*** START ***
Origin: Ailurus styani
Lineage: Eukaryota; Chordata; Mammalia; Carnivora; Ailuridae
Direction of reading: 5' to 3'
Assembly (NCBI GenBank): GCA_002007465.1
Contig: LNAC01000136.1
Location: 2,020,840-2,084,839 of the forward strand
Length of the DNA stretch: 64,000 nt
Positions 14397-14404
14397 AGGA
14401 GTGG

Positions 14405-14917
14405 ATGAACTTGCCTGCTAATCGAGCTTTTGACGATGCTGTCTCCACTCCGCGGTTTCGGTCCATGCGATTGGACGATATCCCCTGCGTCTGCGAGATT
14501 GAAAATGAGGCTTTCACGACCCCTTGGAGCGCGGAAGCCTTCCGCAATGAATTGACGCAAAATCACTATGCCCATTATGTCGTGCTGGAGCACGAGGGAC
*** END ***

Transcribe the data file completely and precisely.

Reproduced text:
Origin: Ailurus styani
Lineage: Eukaryota; Chordata; Mammalia; Carnivora; Ailuridae
Direction of reading: 5' to 3'
Assembly (NCBI GenBank): GCA_002007465.1
Contig: LNAC01000136.1
Location: 2,020,840-2,084,839 of the forward strand
Length of the DNA stretch: 64,000 nt
Positions 14397-14404
14397 AGGA
14401 GTGG

Positions 14405-14917
14405 ATGAACTTGCCTGCTAATCGAGCTTTTGACGATGCTGTCTCCACTCCGCGGTTTCGGTCCATGCGATTGGACGATATCCCCTGCGTCTGCGAGATT
14501 GAAAATGAGGCTTTCACGACCCCTTGGAGCGCGGAAGCCTTCCGCAATGAATTGACGCAAAATCACTATGCCCATTATGTCGTGCTGGAGCACGAGGGAC